Members and supporters of Jewish Voice for Peace Rhode Island (JVP) gathered on the south side of Burnside Park, facing Kennedy Plaza, holding signs and forming a Living Menorah. This same event was happening across the country, in 35 different places. “We will use this symbol from the Festival of Lights to rekindle our commitment to challenging Islamophobia, fighting against racism, and being partners in the broader struggle for justice and dignity for all peoples,” said organizers.
After enough people gathered so that all the candles could represented, Kathy Lessuck read the posters, with lines such as “Jews against Islamophobia and racism: Rekindling our commitment to justice” and “We fight anti-Muslim profiling and racial profiling in all its forms.”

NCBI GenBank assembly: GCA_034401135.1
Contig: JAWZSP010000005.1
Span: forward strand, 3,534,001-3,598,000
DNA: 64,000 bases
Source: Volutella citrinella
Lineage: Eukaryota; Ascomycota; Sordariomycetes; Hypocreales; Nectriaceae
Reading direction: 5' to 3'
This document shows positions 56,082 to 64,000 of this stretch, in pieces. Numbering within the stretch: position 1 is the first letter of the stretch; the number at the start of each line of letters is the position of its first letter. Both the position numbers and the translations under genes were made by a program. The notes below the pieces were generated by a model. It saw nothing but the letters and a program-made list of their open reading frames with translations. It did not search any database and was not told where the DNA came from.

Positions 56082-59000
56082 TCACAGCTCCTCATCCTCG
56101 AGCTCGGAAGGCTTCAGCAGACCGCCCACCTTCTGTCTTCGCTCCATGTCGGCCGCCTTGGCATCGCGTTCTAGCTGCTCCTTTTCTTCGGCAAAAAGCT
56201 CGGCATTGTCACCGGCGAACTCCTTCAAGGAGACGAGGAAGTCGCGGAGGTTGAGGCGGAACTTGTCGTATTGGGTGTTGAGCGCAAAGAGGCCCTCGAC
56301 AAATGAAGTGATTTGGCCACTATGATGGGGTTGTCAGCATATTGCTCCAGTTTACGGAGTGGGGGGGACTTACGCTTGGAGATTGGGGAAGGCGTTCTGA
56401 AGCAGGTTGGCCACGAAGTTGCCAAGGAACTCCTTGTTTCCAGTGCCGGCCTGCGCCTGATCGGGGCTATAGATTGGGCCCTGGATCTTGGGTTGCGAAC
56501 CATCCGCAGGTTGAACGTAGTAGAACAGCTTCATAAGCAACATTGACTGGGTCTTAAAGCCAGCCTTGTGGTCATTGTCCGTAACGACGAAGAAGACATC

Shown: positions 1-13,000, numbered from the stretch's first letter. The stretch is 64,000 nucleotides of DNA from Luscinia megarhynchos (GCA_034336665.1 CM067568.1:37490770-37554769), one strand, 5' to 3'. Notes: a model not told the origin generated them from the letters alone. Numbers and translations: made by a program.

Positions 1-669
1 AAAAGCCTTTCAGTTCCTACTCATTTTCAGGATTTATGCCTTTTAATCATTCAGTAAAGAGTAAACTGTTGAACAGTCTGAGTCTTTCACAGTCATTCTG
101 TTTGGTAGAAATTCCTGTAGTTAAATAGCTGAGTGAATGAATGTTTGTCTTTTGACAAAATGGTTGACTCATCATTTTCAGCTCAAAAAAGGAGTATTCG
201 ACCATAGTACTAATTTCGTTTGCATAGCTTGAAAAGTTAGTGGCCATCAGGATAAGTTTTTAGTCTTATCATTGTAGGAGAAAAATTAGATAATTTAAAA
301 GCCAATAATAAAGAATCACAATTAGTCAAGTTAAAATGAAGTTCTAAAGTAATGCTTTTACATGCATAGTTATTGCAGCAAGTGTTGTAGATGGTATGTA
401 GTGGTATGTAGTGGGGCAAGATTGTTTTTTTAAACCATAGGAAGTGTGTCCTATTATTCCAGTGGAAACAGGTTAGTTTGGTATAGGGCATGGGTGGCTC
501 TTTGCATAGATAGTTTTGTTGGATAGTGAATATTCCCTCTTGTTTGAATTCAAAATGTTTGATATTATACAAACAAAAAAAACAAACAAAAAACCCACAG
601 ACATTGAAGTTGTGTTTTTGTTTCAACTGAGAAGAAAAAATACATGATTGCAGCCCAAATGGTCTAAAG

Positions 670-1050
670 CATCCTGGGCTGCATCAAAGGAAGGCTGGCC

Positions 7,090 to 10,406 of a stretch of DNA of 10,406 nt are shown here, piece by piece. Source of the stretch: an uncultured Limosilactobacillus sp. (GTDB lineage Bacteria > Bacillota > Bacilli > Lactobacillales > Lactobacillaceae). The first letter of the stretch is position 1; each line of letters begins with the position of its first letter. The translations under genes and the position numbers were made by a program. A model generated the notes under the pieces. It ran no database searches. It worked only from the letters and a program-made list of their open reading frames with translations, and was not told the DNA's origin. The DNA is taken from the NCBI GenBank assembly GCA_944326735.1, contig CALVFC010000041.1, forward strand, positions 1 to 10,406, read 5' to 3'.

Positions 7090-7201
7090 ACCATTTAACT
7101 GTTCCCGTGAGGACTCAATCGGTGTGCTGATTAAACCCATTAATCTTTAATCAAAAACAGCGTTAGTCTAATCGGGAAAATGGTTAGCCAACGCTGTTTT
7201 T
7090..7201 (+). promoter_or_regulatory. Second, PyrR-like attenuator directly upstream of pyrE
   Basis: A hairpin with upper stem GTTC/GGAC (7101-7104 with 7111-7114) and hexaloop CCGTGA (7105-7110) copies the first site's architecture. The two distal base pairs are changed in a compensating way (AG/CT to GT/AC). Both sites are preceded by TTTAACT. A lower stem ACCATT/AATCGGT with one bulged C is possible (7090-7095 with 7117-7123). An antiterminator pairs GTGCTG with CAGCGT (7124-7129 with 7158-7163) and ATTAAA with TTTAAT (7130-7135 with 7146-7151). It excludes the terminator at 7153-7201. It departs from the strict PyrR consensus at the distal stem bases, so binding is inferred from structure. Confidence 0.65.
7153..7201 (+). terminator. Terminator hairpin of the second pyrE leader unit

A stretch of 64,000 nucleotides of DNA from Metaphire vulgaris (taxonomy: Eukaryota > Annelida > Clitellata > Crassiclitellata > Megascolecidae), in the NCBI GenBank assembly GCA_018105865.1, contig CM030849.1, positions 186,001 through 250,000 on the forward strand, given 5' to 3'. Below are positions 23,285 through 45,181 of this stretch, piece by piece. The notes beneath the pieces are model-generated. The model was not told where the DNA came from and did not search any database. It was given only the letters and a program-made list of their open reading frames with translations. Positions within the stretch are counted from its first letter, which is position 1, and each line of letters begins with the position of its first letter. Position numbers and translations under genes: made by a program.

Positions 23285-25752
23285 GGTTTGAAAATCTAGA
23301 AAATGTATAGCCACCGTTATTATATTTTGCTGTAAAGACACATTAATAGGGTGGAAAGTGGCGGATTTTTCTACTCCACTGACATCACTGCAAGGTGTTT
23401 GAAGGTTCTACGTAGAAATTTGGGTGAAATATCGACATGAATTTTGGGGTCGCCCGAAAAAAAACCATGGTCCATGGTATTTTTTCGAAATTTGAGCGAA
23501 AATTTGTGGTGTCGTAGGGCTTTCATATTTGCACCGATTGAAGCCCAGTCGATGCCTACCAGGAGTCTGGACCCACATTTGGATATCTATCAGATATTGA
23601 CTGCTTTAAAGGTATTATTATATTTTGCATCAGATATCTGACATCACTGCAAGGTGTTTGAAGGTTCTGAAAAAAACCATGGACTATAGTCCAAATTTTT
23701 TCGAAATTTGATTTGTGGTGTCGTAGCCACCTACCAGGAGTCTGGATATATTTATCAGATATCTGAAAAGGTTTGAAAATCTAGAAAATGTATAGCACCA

Lessuck then read a statement in defense of Muslims and those perceived as Muslim. As the Southern Poverty Law Center has documented, hate crimes are rising in the United States since the election of Donald Trump.
Jean Riesman told a story about the Syrian Jews, who light an extra candle each day during Chanukah in memory of their ability to welcome refugees despite cultural differences.
Following this tradition, Riesman said that this year members of JVP will be lighting an extra menorah candle to “welcome in more compassion for ourselves and to acknowledge the ways in which we have been racist and Islamophobic… we light these candles to rekindle our commitment to justice.”
“We light these lights for the instigators and the refusers, the obstinate and unyielding, the ones who kept marching, the ones who tended the fires, the ones who would not bow down,” said Lessuck, “We light these lights for the spirit of resilience that remains after our strength has ebbed away, with the steadfast knowledge that even as the bullets echo repeatedly on bodies lying in the street, that the impunity of the powerful cannot last forever.”